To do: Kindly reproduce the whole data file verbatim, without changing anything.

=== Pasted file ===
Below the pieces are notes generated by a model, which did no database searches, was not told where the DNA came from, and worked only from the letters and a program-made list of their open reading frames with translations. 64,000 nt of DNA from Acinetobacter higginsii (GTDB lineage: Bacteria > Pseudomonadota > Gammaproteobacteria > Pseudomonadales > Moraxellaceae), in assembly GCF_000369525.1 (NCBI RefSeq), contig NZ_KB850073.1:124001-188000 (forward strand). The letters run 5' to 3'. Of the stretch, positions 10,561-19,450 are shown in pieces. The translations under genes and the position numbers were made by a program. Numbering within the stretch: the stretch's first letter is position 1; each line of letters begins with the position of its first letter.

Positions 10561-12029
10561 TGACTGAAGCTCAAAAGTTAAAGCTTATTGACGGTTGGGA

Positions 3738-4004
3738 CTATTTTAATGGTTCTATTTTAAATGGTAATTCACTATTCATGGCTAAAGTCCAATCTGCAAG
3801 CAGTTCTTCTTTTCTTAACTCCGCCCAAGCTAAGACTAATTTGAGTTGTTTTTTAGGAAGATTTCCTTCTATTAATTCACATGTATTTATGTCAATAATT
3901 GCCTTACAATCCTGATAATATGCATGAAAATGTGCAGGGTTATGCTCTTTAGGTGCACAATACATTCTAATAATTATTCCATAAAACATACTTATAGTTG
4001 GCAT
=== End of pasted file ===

Below the pieces are notes generated by a model, which did no database searches, was not told where the DNA came from, and worked only from the letters and a program-made list of their open reading frames with translations. 64,000 nt of DNA from Acinetobacter higginsii (GTDB lineage: Bacteria > Pseudomonadota > Gammaproteobacteria > Pseudomonadales > Moraxellaceae), in assembly GCF_000369525.1 (NCBI RefSeq), contig NZ_KB850073.1:124001-188000 (forward strand). The letters run 5' to 3'. Of the stretch, positions 10,561-19,450 are shown in pieces. The translations under genes and the position numbers were made by a program. Numbering within the stretch: the stretch's first letter is position 1; each line of letters begins with the position of its first letter.

Positions 10561-12029
10561 TGACTGAAGCTCAAAAGTTAAAGCTTATTGACGGTTGGGA

Positions 3738-4004
3738 CTATTTTAATGGTTCTATTTTAAATGGTAATTCACTATTCATGGCTAAAGTCCAATCTGCAAG
3801 CAGTTCTTCTTTTCTTAACTCCGCCCAAGCTAAGACTAATTTGAGTTGTTTTTTAGGAAGATTTCCTTCTATTAATTCACATGTATTTATGTCAATAATT
3901 GCCTTACAATCCTGATAATATGCATGAAAATGTGCAGGGTTATGCTCTTTAGGTGCACAATACATTCTAATAATTATTCCATAAAACATACTTATAGTTG
4001 GCAT